Should I start a court case to ask for supervised visitation?
If you are not comfortable with the abuser being alone with your child, you might be thinking about asking the judge to order visits with your child to be supervised. If you are already in court because the abuser filed for visitation or custody, you may not have much to lose by asking that the visits be supervised if you can present a valid reason for your request, although this may depend on your situation.
However, if there is no current court case, please get legal advice before you start a court case to ask for supervised visits. We strongly recommend that you talk to an attorney specializing in custody matters to find out what you would have to prove to get the visits supervised and how long supervised visits would last based on the facts of your case.
In the majority of cases, supervised visits are only a temporary measure. Although the exact visitation order will vary by state, county, or judge, the judge might order a professional to observe the other parent on a certain number of visits, or the visits might be supervised by a relative for a certain amount of time – and if there are no obvious problems, the visits may likely become unsupervised. Oftentimes, at the end of a case, the other parent has more frequent or longer visits than s/he had before you went into court or even more custody rights.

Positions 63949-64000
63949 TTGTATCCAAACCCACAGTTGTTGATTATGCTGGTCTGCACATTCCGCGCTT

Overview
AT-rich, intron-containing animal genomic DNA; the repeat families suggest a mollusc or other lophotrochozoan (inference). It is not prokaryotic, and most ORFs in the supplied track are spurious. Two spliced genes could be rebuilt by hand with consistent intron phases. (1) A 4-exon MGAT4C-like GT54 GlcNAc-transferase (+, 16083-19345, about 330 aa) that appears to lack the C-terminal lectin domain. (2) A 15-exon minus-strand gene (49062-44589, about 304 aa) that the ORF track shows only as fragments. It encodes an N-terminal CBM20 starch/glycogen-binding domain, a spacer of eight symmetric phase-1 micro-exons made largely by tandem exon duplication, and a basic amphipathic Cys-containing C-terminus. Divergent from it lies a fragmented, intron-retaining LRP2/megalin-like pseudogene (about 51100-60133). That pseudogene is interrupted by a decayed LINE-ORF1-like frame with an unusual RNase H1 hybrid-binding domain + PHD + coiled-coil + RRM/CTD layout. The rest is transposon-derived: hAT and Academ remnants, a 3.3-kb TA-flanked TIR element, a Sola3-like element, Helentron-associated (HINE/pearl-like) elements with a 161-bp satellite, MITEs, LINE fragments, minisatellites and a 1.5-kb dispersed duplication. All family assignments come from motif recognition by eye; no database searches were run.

In some cases, to protect your child from immediate danger by the abuser, starting a case to ask for custody and supervised visits is appropriate. To find out what may be best, please go to Oklahoma Finding a Lawyer for legal advice.